UCLA Football eked out a one-point victory at home over BYU on Saturday. There were three aspects of UCLA’s coaching that I thought merited further comment.
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1. Offensive Halftime Adjustment
The Bruins’ offensive approach in the first half was fairly balanced, with 16 run plays and 15 pass plays. But the production was anything but; UCLA rushed for 143 yards on those 16 carries (at 8.9 ypc) but gained only 52 yards on five completions through the air (at 3.5 ypa). That doesn’t even include the three turnovers via the passing game.
BYU sold out to stop Josh Rosen – pressuring him, hitting him (albeit without a sack), blocking his throwing lanes – and it worked. The freshman clearly looked rattled and forced bad passes. This wasn’t a situation where pulling Rosen for Jerry Neuheisel would have done any good, as Neuheisel may have maintained a bit more poise but still wouldn’t likely have had more success through the air against the physical pass defense of BYU.
It seems that Noel Mazzone figured this out and came out of the half with a new strategy. After the defense forced a punt on BYU’s first possession of the second half, Mazzone dialed up the following drive.
UCLA Drive Chart, via screenshot from ESPN.com.
Coming off of Devin Fuller‘s fantastic punt return, Paul Perkins only had to go 17 yards for the touchdown, but more than anything this drive signaled Mazzone’s commitment to run the ball in the second half. The Bruins rushed 19 times for 153 yards in the second half, compared to eight pass plays.
Unsurprisingly, success running the ball took some of the defensive pressure off of Rosen, and he went 6-8 for 52 yards (6.5 ypa) and a touchdown. That’s not a great line by any means, but it showed that Rosen was more successful when Mazzone wasn’t putting the offense on his shoulders. The passes he did throw were shorter, higher-percentage routes.
Maybe Mazzone got a little too enamored with his shiny quarterback toy and asked him to do too much in a rough spot; maybe he wanted to build Rosen’s confidence again after the frustrating outing against UNLV the week prior; maybe Mazzone scripted a balanced attack and left himself the option to see what worked and adjust accordingly. Regardless, Mazzone made the right call in favoring the run in the second half.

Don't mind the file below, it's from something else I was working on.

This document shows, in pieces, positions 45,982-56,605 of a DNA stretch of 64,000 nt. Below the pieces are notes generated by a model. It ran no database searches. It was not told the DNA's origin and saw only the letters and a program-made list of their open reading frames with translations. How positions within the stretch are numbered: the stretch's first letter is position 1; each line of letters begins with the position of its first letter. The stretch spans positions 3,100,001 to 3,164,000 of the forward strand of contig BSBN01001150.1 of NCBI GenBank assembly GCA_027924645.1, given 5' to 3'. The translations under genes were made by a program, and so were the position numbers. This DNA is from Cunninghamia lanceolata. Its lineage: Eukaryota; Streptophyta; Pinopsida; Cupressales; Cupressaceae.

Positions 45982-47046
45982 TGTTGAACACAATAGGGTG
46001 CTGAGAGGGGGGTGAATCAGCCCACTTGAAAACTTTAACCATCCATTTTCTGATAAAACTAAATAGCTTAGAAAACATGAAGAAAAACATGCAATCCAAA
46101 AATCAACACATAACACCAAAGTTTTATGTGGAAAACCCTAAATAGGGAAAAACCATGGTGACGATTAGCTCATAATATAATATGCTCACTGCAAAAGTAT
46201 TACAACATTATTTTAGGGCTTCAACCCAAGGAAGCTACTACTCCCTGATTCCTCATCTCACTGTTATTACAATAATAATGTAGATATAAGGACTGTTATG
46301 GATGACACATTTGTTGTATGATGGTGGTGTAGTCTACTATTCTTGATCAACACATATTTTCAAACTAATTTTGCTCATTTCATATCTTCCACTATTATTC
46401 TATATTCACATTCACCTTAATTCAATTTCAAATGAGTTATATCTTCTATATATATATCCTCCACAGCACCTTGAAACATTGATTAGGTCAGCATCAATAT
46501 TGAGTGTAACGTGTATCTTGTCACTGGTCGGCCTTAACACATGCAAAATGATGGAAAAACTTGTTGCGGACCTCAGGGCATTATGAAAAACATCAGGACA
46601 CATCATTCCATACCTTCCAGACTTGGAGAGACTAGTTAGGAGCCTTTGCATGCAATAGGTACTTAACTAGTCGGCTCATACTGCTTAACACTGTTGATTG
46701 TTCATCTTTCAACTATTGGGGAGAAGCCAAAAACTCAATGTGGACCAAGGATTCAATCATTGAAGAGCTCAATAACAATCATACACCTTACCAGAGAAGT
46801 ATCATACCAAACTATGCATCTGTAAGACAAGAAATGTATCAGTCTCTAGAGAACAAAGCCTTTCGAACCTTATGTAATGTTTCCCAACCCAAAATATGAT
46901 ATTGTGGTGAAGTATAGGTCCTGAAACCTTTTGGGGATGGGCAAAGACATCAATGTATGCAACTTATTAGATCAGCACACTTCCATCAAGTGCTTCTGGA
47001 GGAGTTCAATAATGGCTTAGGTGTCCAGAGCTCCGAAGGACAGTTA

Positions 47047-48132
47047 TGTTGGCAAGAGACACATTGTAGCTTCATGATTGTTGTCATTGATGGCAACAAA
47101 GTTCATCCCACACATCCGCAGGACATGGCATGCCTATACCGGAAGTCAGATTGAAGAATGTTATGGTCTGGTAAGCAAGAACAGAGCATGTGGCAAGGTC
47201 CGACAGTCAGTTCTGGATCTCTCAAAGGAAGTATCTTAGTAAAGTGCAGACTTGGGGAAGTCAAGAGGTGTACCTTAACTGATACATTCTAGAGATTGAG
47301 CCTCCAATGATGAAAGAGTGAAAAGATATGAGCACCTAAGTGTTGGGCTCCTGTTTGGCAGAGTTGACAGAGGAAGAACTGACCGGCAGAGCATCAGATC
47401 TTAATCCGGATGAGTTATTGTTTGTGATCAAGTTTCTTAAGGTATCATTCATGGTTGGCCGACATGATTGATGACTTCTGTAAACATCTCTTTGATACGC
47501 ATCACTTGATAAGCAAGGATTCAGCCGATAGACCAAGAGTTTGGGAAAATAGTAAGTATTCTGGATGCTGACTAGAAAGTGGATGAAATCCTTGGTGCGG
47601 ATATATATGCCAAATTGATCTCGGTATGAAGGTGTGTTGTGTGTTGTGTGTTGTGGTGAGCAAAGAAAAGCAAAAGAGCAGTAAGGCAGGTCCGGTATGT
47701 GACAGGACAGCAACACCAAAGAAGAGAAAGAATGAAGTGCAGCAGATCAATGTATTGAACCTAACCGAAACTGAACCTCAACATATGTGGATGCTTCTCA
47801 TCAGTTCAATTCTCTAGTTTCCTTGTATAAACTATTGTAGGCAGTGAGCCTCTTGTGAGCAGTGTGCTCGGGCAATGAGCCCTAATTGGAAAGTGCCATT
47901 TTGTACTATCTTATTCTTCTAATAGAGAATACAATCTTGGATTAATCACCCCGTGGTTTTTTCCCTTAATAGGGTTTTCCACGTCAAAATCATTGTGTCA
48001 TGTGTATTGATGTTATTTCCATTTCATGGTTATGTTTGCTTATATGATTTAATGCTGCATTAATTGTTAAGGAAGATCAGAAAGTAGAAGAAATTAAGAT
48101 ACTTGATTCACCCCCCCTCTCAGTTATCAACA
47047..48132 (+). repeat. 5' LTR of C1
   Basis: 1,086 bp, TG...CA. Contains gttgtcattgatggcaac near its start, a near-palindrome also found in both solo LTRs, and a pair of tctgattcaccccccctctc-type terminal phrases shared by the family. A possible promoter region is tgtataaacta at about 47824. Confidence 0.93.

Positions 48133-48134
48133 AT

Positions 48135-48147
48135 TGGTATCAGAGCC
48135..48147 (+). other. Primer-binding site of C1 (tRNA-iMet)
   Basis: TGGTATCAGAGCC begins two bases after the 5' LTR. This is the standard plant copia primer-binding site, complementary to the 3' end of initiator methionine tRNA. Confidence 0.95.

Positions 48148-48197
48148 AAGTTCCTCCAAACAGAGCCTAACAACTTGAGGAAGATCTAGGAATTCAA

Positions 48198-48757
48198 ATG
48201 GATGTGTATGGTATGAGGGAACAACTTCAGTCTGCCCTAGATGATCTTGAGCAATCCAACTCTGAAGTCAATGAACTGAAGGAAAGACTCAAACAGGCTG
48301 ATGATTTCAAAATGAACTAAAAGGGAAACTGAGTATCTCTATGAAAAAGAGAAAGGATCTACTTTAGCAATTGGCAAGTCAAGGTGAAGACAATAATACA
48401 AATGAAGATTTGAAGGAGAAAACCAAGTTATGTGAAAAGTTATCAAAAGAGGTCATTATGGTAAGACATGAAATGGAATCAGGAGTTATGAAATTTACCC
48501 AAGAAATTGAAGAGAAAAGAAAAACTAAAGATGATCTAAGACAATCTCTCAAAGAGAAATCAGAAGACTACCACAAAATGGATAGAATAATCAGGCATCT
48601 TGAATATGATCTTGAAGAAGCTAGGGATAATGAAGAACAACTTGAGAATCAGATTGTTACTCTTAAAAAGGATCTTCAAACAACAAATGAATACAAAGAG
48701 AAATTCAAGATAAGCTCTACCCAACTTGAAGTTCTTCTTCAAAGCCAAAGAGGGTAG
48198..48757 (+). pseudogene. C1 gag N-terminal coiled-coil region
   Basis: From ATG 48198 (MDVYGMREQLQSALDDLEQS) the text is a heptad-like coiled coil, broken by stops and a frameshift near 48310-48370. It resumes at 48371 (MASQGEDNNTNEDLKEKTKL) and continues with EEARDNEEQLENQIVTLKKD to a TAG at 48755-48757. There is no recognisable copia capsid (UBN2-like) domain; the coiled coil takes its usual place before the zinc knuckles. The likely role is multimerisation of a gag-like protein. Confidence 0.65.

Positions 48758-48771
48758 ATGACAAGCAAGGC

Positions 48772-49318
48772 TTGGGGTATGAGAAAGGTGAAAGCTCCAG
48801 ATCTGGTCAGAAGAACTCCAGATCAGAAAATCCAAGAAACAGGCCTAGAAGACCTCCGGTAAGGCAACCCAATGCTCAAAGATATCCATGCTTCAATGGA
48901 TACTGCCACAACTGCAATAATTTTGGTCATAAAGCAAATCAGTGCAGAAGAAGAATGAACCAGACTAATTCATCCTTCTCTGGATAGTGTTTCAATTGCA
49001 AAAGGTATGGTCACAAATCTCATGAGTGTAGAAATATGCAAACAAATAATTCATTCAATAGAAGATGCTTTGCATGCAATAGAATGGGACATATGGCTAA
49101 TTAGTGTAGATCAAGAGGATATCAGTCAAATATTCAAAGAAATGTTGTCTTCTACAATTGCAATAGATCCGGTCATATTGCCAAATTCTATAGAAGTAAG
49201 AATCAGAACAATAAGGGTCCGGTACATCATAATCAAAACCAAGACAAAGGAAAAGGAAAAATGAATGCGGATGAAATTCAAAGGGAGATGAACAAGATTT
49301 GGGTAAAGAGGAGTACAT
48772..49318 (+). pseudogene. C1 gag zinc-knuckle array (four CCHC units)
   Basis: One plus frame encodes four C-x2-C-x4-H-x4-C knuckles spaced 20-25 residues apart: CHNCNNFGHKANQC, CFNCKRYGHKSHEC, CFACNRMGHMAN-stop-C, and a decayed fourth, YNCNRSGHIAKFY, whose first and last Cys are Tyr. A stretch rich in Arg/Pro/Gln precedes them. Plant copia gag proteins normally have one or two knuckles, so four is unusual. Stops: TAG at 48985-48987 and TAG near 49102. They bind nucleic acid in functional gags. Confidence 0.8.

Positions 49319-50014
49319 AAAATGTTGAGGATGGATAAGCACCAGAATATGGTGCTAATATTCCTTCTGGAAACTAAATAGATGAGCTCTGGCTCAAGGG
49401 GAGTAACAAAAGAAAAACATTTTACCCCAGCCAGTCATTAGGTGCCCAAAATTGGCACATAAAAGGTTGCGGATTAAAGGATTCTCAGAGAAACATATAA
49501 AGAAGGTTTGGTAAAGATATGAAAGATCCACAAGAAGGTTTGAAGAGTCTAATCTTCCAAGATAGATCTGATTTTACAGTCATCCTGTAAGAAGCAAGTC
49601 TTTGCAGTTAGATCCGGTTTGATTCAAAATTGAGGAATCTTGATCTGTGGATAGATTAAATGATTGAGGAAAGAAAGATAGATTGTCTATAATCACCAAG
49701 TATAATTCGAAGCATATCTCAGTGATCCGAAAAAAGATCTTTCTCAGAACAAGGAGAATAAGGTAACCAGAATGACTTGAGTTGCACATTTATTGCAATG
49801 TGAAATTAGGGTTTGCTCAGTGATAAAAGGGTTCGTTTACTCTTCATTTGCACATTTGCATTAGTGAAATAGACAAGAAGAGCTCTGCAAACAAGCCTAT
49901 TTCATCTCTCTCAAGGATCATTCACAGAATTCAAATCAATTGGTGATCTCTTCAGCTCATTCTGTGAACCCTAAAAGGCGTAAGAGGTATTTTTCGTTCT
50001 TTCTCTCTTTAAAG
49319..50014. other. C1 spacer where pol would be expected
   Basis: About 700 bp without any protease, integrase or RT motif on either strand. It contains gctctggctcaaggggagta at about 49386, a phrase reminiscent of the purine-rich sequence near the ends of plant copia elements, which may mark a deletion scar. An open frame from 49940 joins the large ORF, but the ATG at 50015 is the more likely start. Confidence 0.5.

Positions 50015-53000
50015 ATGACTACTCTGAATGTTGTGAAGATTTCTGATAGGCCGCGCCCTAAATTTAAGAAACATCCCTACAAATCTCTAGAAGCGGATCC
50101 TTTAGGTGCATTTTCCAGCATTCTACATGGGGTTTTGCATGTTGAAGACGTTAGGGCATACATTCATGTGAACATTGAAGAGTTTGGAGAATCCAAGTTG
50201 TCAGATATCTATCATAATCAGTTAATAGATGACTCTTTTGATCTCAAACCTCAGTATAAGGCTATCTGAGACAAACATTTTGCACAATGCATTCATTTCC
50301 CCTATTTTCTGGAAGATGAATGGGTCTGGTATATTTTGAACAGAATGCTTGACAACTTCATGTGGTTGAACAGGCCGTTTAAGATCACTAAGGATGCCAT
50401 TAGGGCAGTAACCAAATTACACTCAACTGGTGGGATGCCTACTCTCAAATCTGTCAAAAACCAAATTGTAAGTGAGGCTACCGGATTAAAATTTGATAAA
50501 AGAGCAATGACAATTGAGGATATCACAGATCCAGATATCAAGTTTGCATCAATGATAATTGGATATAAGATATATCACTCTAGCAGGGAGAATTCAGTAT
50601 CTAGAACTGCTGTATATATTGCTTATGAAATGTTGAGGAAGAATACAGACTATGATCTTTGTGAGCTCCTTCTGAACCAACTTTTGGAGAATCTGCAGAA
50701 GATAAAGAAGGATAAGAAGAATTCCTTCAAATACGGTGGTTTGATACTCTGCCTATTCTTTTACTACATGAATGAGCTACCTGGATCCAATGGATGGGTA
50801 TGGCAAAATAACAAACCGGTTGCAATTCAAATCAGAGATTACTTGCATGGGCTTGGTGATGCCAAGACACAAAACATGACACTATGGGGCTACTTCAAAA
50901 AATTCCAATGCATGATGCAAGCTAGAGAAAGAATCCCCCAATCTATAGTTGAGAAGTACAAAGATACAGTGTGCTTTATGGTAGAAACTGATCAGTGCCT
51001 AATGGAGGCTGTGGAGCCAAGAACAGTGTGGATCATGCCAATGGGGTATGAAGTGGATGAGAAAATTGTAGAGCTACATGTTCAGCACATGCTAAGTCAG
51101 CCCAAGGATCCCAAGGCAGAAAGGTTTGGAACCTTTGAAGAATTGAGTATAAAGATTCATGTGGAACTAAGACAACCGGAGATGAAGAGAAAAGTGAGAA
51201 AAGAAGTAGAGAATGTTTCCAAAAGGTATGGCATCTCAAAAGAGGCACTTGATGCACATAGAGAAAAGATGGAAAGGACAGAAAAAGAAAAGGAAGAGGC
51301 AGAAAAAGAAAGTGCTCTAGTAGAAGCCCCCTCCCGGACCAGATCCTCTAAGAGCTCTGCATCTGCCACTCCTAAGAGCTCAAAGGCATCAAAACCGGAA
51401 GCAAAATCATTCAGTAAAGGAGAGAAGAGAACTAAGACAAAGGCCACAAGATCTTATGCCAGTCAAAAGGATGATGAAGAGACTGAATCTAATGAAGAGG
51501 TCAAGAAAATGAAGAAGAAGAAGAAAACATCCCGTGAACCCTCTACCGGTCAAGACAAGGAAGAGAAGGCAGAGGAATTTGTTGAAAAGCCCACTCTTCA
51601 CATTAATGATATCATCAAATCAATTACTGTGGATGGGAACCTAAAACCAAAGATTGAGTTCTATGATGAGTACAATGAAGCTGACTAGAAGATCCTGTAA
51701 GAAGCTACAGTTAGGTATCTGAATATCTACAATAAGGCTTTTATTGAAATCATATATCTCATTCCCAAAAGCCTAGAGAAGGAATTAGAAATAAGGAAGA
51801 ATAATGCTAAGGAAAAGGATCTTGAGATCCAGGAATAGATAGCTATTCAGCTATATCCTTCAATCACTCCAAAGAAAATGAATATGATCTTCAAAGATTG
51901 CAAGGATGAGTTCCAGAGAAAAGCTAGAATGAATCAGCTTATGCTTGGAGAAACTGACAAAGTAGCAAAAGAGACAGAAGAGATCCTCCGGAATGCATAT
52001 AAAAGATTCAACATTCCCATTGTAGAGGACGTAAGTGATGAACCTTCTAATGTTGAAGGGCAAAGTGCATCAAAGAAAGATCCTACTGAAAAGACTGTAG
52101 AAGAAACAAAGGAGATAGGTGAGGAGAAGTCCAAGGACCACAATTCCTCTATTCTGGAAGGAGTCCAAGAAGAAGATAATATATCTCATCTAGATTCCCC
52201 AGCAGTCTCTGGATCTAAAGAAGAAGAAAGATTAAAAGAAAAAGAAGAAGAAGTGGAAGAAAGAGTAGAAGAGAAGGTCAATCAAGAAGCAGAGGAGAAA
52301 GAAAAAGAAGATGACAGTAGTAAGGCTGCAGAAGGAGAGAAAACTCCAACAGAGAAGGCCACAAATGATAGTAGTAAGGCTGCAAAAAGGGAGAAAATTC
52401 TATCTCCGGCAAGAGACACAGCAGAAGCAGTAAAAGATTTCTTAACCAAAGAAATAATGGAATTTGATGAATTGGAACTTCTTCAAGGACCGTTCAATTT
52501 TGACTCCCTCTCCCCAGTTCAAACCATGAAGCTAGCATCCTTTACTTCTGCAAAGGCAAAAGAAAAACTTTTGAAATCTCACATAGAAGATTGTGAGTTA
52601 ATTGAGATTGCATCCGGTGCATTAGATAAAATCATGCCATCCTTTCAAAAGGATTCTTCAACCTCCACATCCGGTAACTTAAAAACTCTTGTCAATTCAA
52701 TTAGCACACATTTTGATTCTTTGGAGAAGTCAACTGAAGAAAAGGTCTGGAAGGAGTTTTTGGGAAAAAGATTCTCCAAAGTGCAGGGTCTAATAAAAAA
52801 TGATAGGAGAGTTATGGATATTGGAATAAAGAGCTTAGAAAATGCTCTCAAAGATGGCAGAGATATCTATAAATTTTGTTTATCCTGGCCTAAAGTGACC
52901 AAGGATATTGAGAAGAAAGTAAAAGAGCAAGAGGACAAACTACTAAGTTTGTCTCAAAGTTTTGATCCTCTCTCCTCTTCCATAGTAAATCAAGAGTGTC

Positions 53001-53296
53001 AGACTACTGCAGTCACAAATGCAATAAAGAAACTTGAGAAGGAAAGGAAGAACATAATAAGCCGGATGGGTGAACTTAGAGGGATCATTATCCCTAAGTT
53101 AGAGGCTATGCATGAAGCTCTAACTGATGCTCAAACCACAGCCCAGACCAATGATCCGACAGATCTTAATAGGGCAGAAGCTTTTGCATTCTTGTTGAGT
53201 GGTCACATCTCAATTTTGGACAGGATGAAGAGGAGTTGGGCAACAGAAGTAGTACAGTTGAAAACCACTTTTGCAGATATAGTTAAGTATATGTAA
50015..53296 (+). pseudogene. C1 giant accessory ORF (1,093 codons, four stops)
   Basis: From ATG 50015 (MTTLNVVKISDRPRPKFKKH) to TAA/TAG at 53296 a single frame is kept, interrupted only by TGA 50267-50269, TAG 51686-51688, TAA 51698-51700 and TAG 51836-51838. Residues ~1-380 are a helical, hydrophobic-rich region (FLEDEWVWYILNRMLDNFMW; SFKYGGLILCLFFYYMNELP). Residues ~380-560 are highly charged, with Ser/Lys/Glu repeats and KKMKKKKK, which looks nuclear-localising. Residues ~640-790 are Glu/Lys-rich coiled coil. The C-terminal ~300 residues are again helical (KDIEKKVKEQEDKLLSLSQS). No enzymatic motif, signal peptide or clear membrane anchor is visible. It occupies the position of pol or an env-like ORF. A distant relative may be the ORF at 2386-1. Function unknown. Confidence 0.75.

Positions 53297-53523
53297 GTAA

2. Nate the Great
Zooming in a little on that run-game strategy, I thought it was brilliant to feature Nate Starks in that final, game-winning touchdown drive. Perkins had been fantastic all night but, by his own admission, he was gassed at the end of the game, having surpassed his previous single-game highs for carries and yards.
Sep 19, 2015; Pasadena, CA, USA; UCLA Bruins running back Nate Starks (23) hugs running back Paul Perkins (24) after he scored in the fourth quarter of the game against the Brigham Young Cougars at the Rose Bowl. Ucla won 24-23.Mandatory Credit: Jayne Kamin-Oncea-USA TODAY Sports
Before that drive, BYU had seen Starks three times: two rushes for 16 yards in the first quarter and one 5-yard rush on UCLA’s second possession of the second half. But when he came in on the final drive, he rushed for 31 yards and then 22 yards – setting up 1st-and-goal from the BYU 7 yard line – and then two more carries to punch it in for the go-ahead score.
I don’t know who called for that personnel switch, if it was Jim Mora, Mazzone, or Kennedy Polamalu, but it was a masterstroke. To invoke a boxing analogy, for the whole game, and especially in the second half, UCLA had been relentless with a left jab at BYU, only to explode with a final combo of four successive right hooks to get a KO. Starks has about ten pounds on Perkins and is a more forceful north-south runner, and he just tore through the Cougar defense.
3. Bend but Don’t Break
The story of the first half of the game, aside from Rosen getting picked off thrice, was the stellar effort from the defense to keep UCLA in the game. After a 10-play, 71-yard touchdown drive on their first possession, the Cougars were held to drives of 6, 9, 3, 8, 14, 27, and 16 yards, which ended punt, punt, punt, punt, field goal, turnover on downs, end of half, respectively. Outside of that first drive, their only other first-half score came off of an interception; BYU took possession on the UCLA 36 yard line and still couldn’t even gain 16 yards to enter the red zone against the suffocating Bruins defense.
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A large part of this was due to pass pressure. BYU quarterback Tanner Mangum was sacked three times in the half, triple the number of sacks that UCLA had produced in the previous two games. But in the second half that pressure let up, and you can see that in the results. BYU had second half drives of 0, 75, 62, 61, and 43 yards, resulting in a touchdown and two field goals. What happened?
Tom Bradley eased off the pressure to accommodate a secondary that suddenly got very thin. With Ishmael Adams still on suspension, the Bruins were in a bind when starting corner Fabian Moreau went out with an injury. The BYU offense picked on his replacement, redshirt freshman Denzel Fisher, and Myles Jack shifted back into a more exclusively nickel cover role. The focus of the defense went from ‘get after the quarterback’ to ‘don’t get beat.’ This ultimately worked, as Jack came up with the game-sealing interception.
This is how the bend-but-don’t-break defense is supposed to work. It’s best, not when it serves as the base defensive philosophy, but as a situational approach. Give up the middle of the field in bite-sized chunks, and tighten up when the offense crosses your 30. This was an astute, in-game adjustment by Bradley that, while it may not have had the fans fist-pumping and screaming like in the first half, was ultimately essential to the Bruins’ second-half comeback.